Lebacqz ’64 *77 is working on an airplane, the Mars
Flyer, that can fly on another planet.
an artist’s concept of a potential design for the Mars
Flyer. (photos courtesy J. Victor Lebacqz ’64 *77)
to Mars J. Victor Lebacqz ’64 *77 leads NASA’s
When J. Victor Lebacqz ’64 *77
left NASA’s Ames Research Center for a high-level post at
NASA’s headquarters in Washington, D.C., on Feb. 1, 2003,
it was the very day, as it happened, that the space shuttle Columbia
exploded, killing all seven crew members aboard. Like everyone at
NASA, Lebacqz was stunned. “People went through a pretty dark
time,” he says. But two years after that tragedy, the agency,
with Lebacqz serving as NASA’s associate administrator in
charge of aeronautical research, has refocused and redoubled its
efforts to get back on track.
Lebacqz’s portfolio doesn’t include the space shuttle,
but it does include a bevy of cutting-edge projects. Of these, the
most exciting is the Mars Flyer project, which would be the first
airplane able to fly on another planet. The 20-foot-long craft is
designed to be transported to Mars (or another planet with an atmosphere)
and fly about a kilometer above the surface, in the hope of gleaning
scientific information about the planet. If the technology pans
out, the project could provide a level of observational detail more
accurate than that of orbiting spacecraft, and more wide-ranging
than that provided by Spirit and Opportunity, the rovers that were
parachuted onto Mars in January 2004 to photograph and test the
Martian surface. The Flyer also would give engineers their first
opportunity to fly an airplane remotely on other planets.
The Flyer is being designed to be dropped into the Martian atmosphere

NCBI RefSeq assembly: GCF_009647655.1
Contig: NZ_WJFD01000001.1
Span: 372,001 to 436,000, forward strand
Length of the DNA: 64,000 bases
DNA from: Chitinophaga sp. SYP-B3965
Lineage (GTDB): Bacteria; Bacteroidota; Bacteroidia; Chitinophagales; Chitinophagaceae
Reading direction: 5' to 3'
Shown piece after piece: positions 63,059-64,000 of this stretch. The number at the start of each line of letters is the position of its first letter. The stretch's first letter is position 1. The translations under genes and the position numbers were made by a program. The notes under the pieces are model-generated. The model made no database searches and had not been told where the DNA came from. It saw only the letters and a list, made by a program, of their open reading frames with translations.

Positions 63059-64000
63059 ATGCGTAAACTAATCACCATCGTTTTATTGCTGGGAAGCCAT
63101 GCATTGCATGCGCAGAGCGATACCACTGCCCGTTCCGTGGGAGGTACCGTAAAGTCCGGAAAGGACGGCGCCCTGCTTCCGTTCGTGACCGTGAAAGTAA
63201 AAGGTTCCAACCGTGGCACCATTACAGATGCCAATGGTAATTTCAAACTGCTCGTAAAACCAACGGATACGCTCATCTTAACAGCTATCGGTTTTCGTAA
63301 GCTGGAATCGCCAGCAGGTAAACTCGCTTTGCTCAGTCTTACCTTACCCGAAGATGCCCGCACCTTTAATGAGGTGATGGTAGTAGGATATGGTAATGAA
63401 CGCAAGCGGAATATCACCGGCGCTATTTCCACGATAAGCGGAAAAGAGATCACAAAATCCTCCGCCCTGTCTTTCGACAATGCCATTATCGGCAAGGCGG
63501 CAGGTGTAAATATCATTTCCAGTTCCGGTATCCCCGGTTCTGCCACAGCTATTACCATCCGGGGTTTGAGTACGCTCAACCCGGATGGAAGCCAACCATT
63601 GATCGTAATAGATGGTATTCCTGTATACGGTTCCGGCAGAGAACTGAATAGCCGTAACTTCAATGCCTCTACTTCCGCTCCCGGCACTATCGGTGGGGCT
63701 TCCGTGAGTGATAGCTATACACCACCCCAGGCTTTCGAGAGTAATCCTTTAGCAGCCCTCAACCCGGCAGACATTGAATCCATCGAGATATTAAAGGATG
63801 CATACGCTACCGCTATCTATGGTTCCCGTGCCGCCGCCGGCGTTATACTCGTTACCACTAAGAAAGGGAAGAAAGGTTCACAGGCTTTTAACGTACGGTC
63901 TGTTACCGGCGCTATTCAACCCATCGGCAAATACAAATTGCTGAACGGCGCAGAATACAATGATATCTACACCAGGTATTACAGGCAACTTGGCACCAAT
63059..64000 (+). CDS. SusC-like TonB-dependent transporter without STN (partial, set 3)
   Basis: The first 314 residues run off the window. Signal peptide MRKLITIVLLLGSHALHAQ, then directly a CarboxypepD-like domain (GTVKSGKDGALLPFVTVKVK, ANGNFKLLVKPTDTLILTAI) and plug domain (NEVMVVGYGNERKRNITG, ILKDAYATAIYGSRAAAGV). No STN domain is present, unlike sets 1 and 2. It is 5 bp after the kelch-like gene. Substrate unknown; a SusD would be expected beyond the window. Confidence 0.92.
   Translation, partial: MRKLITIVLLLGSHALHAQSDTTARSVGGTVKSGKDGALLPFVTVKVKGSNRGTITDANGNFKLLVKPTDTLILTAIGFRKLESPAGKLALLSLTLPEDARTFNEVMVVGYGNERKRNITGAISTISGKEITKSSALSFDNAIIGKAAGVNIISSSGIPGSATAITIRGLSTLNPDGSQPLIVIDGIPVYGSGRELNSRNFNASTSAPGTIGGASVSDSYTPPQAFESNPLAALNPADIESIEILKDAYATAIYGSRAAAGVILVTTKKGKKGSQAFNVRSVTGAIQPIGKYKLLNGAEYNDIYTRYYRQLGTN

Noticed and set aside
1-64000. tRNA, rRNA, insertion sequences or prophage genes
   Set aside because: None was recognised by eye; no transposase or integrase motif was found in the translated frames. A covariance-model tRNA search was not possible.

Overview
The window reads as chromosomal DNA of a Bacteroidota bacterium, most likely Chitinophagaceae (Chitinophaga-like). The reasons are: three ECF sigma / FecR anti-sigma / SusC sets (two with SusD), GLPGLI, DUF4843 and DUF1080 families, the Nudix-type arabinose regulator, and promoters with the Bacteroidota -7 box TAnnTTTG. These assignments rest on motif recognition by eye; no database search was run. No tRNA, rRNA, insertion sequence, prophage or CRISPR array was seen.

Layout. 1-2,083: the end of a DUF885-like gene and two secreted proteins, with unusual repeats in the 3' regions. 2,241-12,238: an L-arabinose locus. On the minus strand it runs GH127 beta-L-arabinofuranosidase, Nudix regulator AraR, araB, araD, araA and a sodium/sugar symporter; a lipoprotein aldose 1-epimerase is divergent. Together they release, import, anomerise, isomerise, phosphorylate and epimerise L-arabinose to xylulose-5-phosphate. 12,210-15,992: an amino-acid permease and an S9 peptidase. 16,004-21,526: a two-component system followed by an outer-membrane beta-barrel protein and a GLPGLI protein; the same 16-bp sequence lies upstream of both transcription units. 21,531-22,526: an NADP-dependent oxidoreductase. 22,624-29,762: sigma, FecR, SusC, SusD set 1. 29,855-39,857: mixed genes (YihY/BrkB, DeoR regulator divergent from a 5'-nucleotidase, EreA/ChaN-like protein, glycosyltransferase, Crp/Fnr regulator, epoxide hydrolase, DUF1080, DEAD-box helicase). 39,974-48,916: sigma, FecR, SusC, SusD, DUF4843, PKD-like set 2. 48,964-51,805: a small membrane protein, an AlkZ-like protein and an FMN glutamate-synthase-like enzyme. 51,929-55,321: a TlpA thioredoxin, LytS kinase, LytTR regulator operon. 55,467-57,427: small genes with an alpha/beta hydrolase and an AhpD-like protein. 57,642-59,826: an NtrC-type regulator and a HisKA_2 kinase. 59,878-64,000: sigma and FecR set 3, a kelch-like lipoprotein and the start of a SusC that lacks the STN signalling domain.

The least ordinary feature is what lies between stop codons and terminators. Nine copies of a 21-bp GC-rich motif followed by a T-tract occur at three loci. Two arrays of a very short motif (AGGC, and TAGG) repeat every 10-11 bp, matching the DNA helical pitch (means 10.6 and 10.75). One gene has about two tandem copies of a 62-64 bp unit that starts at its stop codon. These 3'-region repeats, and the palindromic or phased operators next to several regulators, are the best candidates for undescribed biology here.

by a transport vehicle. The Flyer would be folded into itself so
that it makes the descent in the aerodynamic shape of a capsule.
After a parachute slows the Flyer’s speed, the Flyer would
spread its wings at a target altitude and begin to fly. NASA has
successfully completed a test run using a prototype of the Flyer
110,000 feet above Earth. Lebacqz hopes to submit the Flyer for
a mission in 2009.
“The technical challenges facing the Flyer are the same
ones that face any aeronautical vehicle,” he says. “The
weight has to be as little as possible, given that we don’t
know too much about the atmosphere it will be flying in.”
Another challenge: finding a way to provide fuel for it, or to extract
fuel somehow from Mars itself.
Lebacqz, who earned bachelor’s and doctoral degrees in aeronautical
engineering at Princeton, joined NASA in 1978. Since his promotion
to the agency’s headquarters, he’s been overseeing several
major areas of research, including enhancing the safety of passenger
planes, improving systems to control aviation traffic, and building
planes that are quieter and less polluting. He’s also worked
on the development of the X-43A, a 12-foot-long supersonic airplane
that has set a world record for flying at 10 times the speed of
Although Lebacqz doesn’t oversee NASA’s manned space-flight
program, he feels the same exploratory rush with projects such as
the Mars Flyer. “In the pictures taken by Spirit or Opportunity,
you can see little tracks behind them. I see those as the tracks
you can see on the Oregon Trail.”
By Louis Jacobson ’92
Louis Jacobson ’92 is deputy editor of Roll Call newspaper
in Washington, D.C.